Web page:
Jan 21, 2021
Part of a transparent and data-driven review of how MaineCare pays for health services for 300,000 members
The Maine Department of Health and Human Services (DHHS) today is making available the interim report (PDF) of its Comprehensive Rate System Evaluation, part of an effort to better understand and rationalize MaineCare reimbursement rates in the coming years to support members’ access to high-value health care.
More than 330,000 Maine residents currently rely on MaineCare, Maine’s Medicaid program, to cover visits to their health care providers, obtain needed prescriptions, and receive services vital to their wellbeing. DHHS is undertaking a comprehensive evaluation of how MaineCare sets payment rates to health providers for these services.
As part of that comprehensive evaluation, the Department sought this report to help inform the development of a process to set MaineCare payment rates in ways that promote access, equity, and quality health care for Maine people. The report released today makes a number of interim recommendations for how MaineCare can establish and maintain reimbursement rates that promote members’ access to high-quality care and accurately account for Maine health care providers’ costs. The Department is reviewing these interim recommendations and looks forward to reviewing the forthcoming implementation plan for these significant proposed changes.
The Department adjusted the timeline of this project as a result of the coronavirus pandemic. Because of this delay, as well as the pandemic’s impact on the economy, the Department is not proposing any of these recommendations for inclusion in the Fiscal Years 2022-2023 biennial budget. Following review, the Department will determine which recommendations to adopt and develop an implementation plan that aligns with broader priorities, initiatives in the biennial budget, and budget resources.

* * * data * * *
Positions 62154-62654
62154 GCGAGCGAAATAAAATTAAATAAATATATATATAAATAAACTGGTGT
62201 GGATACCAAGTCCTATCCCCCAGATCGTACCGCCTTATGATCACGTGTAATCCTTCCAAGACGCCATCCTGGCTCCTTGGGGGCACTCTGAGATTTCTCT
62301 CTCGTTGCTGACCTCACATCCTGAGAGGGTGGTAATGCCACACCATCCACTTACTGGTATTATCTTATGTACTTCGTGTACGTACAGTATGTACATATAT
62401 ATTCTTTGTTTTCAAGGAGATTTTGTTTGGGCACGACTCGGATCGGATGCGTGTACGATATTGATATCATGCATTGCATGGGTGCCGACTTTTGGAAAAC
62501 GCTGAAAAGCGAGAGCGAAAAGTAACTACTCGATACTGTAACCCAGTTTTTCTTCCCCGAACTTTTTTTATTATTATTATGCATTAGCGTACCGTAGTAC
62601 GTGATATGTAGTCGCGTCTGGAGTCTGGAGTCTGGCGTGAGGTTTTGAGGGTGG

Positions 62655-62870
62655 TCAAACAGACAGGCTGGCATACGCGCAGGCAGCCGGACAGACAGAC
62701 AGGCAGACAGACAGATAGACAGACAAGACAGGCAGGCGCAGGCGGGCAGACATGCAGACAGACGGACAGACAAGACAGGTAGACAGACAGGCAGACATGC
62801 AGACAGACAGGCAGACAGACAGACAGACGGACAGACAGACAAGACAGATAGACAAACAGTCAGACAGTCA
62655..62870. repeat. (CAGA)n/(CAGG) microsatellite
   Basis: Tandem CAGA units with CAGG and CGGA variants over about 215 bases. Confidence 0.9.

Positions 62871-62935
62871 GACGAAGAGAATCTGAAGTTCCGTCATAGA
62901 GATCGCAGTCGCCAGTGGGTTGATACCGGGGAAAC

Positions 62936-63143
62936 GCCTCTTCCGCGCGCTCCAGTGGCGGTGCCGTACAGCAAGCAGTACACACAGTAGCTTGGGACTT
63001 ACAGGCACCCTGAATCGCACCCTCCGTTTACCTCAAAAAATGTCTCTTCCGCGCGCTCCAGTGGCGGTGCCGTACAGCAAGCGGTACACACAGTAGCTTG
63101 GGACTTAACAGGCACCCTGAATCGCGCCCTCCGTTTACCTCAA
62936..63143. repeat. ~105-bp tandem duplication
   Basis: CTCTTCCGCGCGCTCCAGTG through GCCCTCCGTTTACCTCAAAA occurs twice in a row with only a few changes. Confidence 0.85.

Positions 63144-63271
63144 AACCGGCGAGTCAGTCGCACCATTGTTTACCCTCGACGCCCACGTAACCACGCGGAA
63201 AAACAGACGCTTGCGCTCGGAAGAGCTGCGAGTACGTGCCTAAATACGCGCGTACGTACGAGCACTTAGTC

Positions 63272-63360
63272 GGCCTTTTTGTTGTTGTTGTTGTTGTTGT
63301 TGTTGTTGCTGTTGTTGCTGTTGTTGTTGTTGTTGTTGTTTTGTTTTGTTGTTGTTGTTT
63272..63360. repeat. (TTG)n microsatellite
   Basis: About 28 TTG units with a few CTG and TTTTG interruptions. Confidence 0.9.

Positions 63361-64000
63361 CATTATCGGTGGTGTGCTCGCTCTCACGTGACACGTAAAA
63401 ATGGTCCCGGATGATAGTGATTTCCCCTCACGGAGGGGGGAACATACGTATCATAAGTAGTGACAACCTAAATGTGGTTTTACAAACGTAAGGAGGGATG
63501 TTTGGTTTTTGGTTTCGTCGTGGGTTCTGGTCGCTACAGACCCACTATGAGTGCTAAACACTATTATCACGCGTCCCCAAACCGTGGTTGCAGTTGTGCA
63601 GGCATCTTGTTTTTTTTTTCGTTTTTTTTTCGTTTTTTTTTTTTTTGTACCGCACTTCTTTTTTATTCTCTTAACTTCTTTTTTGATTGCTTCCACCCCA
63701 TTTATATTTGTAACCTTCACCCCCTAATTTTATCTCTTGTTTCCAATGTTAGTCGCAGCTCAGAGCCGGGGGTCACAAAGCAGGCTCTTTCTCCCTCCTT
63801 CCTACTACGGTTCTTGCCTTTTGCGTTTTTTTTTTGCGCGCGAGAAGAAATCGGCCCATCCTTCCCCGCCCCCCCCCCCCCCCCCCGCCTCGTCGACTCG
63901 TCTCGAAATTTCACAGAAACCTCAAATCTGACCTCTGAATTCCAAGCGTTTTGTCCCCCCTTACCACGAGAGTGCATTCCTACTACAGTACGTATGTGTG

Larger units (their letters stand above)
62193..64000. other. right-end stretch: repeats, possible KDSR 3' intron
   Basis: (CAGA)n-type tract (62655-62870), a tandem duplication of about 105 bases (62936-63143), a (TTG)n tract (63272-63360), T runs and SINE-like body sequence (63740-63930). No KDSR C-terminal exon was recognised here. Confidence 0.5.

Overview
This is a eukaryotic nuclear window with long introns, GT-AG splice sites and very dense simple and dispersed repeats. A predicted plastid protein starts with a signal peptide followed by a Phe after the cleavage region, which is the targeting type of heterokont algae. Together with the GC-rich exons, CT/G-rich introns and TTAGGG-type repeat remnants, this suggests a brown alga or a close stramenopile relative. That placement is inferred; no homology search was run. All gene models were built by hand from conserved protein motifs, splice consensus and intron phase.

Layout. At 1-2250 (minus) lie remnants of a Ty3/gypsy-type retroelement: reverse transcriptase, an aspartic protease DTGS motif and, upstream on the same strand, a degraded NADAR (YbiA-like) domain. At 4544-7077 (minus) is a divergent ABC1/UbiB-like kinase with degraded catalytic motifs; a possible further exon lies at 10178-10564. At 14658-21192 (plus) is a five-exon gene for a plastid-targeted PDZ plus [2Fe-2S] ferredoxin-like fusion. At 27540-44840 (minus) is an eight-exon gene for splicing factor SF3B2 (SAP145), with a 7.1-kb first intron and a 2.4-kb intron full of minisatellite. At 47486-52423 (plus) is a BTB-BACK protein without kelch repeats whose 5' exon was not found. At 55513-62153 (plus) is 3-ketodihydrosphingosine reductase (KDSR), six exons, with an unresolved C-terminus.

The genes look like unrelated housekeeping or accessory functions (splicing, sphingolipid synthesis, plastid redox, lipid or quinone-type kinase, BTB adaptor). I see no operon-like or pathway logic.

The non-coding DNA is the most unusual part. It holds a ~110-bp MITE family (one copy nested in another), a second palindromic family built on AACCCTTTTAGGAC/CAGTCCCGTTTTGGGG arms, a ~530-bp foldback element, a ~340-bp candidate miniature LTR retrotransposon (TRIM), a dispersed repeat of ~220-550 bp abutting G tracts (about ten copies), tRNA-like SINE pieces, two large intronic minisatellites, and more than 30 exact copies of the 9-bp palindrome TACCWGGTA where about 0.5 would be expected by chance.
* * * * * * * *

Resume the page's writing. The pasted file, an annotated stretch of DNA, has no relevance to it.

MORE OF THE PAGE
DHHS initiated the rate system evaluation in 2020. By design, the report compares MaineCare rates to Medicare, commercial, and certain other states’ Medicaid rates. This data-driven effort is informed by feedback collected during the fall from MaineCare members, providers, and other stakeholders. This included hosting multiple listening sessions for MaineCare members about their access to services, a series of meetings with providers attended by 270 health and social services organizations, and gathering written comments.
“We appreciate the thoughtful process DHHS has undertaken to evaluate MaineCare’s rate system so policymakers can make decisions about reimbursement levels that are based on data and the real experiences of MaineCare members and providers,” said Robyn Merrill, Executive Director of Maine Equal Justice. “The Department has approached this task with an openness to feedback from members, providers, and advocates and their transparency throughout the process has created meaningful opportunities for a variety of stakeholders to engage.”
“The process that MaineCare has taken to evaluate provider reimbursement rates is unprecedented,” said Ann Woloson, Executive Director of Consumers for Affordable Health Care. “It includes providing opportunities for people with MaineCare coverage to weigh in on their experience accessing services and how those experiences may possibly be tied to rates. This shows that DHHS is serious about understanding how resources affect capacity, provider recruitment and infrastructure, and, ultimately, access to quality and equitable care for everyone in Maine.”